Boeing crash clues raise new questions
Investigators are slowly piecing together clues of how Indonesia’s worst air disaster in two decades transpired, raising questions over how a near brand-new Boeing jet that had recurring instrument failures was cleared for its ill-fated flight.
The Lion Air Max 8 plane’s angle-of-attack sensor, which helps aircraft maintain the correct pitch to stay airborne, was replaced the day before the October 29 crash after erroneous readings on a previous trip, the Indonesia National Transportation Safety Committee said this week. Faulty airspeed readings plagued the jet on its last four flights before it plunged into the Java Sea with 189 people aboard.
The revelations spurred Boeing to alert operators of the 737 Max aircraft worldwide that the airflow sensor can provide false readings in certain circumstances. Misleading data from that device could trick the plane into pointing its nose down.
That warning and the investigation team’s statement suggest the pilots on JT610 may have been battling with the aircraft as its computers commanded a dive. In addition, the faulty cockpit data over multiple flights leading up to the accident and the replacement of a wildly misleading sensor have raised questions about maintenance, oversight and the plane’s suitability for service.
“The aircraft, with that recurring problem, should not have been released to fly,” Neil Hansford, chairman of Australian consultancy firm Strategic Aviation Solutions who has worked with airlines worldwide for more than 30 years, said. “It should have been grounded.”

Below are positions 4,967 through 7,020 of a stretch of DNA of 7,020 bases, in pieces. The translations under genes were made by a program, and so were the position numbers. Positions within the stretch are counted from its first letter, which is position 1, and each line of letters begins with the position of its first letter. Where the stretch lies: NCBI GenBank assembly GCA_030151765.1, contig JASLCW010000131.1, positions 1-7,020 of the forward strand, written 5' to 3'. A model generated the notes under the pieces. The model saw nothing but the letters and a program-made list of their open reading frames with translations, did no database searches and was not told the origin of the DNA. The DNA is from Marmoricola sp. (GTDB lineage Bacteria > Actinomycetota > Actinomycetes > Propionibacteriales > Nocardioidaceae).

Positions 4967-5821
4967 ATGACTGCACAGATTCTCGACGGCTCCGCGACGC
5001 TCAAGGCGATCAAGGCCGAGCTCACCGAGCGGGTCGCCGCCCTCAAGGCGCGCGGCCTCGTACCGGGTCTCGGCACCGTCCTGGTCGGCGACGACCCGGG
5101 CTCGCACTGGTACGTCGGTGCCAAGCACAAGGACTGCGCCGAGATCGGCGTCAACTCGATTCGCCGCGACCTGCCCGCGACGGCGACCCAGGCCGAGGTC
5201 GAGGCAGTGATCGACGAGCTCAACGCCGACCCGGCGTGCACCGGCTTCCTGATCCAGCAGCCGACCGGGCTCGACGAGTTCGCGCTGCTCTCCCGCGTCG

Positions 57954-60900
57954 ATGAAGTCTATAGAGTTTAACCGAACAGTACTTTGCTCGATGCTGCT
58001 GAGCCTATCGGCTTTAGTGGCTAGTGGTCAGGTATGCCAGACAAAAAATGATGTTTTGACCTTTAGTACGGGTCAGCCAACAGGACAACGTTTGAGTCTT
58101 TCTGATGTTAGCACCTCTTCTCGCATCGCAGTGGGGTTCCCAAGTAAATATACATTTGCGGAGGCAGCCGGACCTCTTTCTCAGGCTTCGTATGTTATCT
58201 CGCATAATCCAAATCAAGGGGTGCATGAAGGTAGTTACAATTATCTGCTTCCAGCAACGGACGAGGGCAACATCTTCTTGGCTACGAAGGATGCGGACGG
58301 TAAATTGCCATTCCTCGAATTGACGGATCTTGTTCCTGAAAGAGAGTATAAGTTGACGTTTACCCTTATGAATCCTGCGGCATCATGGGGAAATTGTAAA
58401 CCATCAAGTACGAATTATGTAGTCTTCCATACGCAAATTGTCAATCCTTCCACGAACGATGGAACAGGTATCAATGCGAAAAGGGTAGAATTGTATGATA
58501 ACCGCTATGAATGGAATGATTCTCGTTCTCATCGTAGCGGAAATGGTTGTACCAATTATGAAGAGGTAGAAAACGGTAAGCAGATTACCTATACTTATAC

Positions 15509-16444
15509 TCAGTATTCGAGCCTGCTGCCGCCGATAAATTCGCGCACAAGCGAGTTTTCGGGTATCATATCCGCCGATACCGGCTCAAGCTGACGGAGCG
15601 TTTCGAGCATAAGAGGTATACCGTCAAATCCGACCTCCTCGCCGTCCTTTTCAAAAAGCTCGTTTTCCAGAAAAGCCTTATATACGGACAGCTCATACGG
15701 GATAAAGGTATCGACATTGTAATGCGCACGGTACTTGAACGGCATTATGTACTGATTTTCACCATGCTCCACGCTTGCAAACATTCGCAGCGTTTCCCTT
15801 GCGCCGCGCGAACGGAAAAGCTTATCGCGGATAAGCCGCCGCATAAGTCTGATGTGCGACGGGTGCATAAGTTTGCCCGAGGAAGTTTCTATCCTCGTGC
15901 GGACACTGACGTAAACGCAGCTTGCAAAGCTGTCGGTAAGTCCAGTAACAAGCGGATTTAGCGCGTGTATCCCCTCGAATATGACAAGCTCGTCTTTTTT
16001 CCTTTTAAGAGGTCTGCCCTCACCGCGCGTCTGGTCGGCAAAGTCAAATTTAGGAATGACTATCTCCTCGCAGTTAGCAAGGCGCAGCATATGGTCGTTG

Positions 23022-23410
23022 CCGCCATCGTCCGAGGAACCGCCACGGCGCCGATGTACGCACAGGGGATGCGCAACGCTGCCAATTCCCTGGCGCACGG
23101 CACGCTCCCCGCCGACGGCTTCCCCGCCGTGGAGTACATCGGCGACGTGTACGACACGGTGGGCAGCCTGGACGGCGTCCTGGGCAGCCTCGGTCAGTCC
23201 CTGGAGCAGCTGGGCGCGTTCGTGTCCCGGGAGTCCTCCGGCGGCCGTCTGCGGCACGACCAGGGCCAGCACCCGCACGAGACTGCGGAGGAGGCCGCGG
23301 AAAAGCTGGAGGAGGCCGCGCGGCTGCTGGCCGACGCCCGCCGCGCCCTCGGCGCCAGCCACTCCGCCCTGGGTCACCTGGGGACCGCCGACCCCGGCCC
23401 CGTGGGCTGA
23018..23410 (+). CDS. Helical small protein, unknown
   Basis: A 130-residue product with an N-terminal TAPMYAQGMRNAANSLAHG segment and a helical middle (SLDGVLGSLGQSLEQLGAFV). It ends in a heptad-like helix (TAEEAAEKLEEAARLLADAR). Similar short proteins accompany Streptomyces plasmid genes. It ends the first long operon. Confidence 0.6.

The almost brand-new plane, with just 800 hours of flight time, was cleared for the October 29 flight after maintenance overnight, Lion Air has said.
On a previous flight from Bali to Jakarta, the same jet’s angle-of-attack sensor feeding the captain’s displays registered a 20-degree difference from the device on the copilot’s side of the cockpit, the committee said. The malfunction can cause the computers to erroneously detect a midflight stall in airflow, triggering a dive to regain speed to keep flying.
Moments into the aircraft’s final flight, the pilots asked to return to Jakarta but never turned back, according to Indonesia’s safety commission and flight-tracking data. Shortly afterward, JT610 plunged into the water, nosing downward so suddenly that it may have hit speeds of 1000km/h.
Investigators will want to examine the pilots’ actions, how flight crews were trained and whether maintenance that was performed was adequate, said Roger Cox, a former US National Transportation Safety Board investigator.
“I would definitely be looking at the man-machine interface and how pilots respond,” said Cox, a former airline pilot who flew earlier versions of the 737.